Combating rising gas prices throughout the country

Once again, and for reasons that are often unclear to the public, gas prices are rising weekly.

What can we, as a country, do to become less dependent on foreign oil?

What can we, as consumers, do to ease this burden, and potentially prevent prices from rising outrageously? One of the primary concerns when gas prices rise too quickly is if they will level off while the consumers can still afford to drive their vehicles.

Another concern involves prices failing to level off soon. Will this have a devastating effect on the U.S. economy?

According to the Anchorage Daily News, economists are not yet concerned that the current rise in prices will have an impact on the U.S. economy at this time. It points out that when gas prices rose significantly about a year ago, “the squeeze was really put on the household budget of many Americans. We spent less on clothes, food and everything else.”

I am not necessarily comforted by the fact that it is not yet time to worry.
We often hear talk these days about alternative energy sources.

The general consensus is that any transition from oil as the primary energy source, to renewable energy sources such as solar power or wind, is many years away.

Since it appears that the U.S. is going to be depending on oil for many years, what can we do to become less dependent on foreign oil?

There are often rumors involving oil reserves underneath our own country.
One of the most prevalent of these concerns the Bakken Formation, underneath the Dakotas and eastern Montana.

The rumor that tapping into this large formation would completely remove our dependency on foreign oil is simply not true.

But tapping into it should be considered as possibly one piece of a larger long range plan for our independence in this area.

Another part of the nation that often arises in this discussion is Alaska.
There are both pros and cons for drilling there.

The pro is obvious; the more oil that we produce and keep for ourselves, the less we need to import.

This would lessen dependency and possibly lower prices somewhat.

The various negative aspects involve problems such as pollution of the area and effects on animals of the region due to the underground explosions that are needed to penetrate deep into the earth.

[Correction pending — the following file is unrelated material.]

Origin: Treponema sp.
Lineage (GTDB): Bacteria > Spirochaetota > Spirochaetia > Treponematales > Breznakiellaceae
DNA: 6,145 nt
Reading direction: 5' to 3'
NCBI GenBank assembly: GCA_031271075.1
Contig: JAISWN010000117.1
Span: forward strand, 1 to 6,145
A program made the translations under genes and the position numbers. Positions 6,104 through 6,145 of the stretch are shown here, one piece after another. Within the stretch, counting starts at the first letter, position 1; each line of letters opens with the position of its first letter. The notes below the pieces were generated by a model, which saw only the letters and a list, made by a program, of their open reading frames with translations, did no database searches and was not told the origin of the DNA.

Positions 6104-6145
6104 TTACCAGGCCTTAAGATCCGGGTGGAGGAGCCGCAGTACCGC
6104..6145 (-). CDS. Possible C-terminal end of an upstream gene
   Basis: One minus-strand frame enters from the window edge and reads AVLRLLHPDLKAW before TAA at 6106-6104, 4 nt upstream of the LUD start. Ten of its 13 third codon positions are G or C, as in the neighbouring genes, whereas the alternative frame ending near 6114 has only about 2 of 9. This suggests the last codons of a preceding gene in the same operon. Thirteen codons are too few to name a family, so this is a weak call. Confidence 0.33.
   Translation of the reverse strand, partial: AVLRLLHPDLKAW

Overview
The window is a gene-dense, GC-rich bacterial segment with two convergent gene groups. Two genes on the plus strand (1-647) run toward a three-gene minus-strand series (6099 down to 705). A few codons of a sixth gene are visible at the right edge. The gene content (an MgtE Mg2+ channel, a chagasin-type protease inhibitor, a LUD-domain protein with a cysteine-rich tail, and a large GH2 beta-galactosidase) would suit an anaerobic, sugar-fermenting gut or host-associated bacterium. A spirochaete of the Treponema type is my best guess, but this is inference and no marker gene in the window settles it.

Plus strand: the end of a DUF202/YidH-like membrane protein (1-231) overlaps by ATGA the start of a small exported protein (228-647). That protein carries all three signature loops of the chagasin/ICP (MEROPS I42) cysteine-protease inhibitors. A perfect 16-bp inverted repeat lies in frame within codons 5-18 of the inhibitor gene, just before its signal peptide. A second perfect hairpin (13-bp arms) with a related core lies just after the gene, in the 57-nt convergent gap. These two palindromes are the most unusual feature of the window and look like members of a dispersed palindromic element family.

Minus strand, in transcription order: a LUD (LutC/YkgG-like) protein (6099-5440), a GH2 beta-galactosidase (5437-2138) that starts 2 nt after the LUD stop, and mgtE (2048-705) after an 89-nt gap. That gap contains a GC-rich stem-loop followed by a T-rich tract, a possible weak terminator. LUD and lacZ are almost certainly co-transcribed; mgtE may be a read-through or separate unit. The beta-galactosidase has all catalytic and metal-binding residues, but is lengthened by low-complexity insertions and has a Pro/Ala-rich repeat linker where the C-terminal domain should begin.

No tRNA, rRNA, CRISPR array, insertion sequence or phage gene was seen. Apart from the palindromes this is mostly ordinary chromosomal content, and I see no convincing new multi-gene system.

Native Alaskans who depend on these different animals for food could be endangered.

“To reduce our dependency on foreign oil is to simply use less of it, starting with the cars and trucks that we drive. Nearly 70 percent of our oil use is for transportation, and more than 65 percent of that amount is for personal vehicles,” Nobel Physicist Steven Chu said.

In addition to this, he states that we need to develop various liquid biofuels that will someday replace our current gasoline and diesel fuel.

In my opinion, this is a critically important part of our long range planning as a country.
So, how do you and I reduce our fuel consumption, as Chu suggests? There are numerous ways by which this can be achieved.

One of the more obvious would be driving a vehicle that is more fuel efficient.
It would be quite helpful if the federal government mandated better fuel economy standards.
Other ways to conserve fuel include avoiding high speeds and using cruise control in the car whenever possible.

Other possibly less obvious ways to improve fuel economy include lessening the overall weight of the vehicle by keeping unnecessary items out of the trunk and keeping the vehicle in good working order with regular tune-ups.

Also, keeping tires properly inflated is a good way to improve fuel economy.

Finally, simply changing bad driving habits can save at least 10 percent of fuel consumption.
Bad driving habits include aggressive driving and tailgating, which often involve having to hit the brakes frequently, and thus followed by hitting the gas pedal.

It certainly appears that we the consumers can do quite a bit to reduce our personal fuel consumption and therefore our nation’s dependence on imported fuel.

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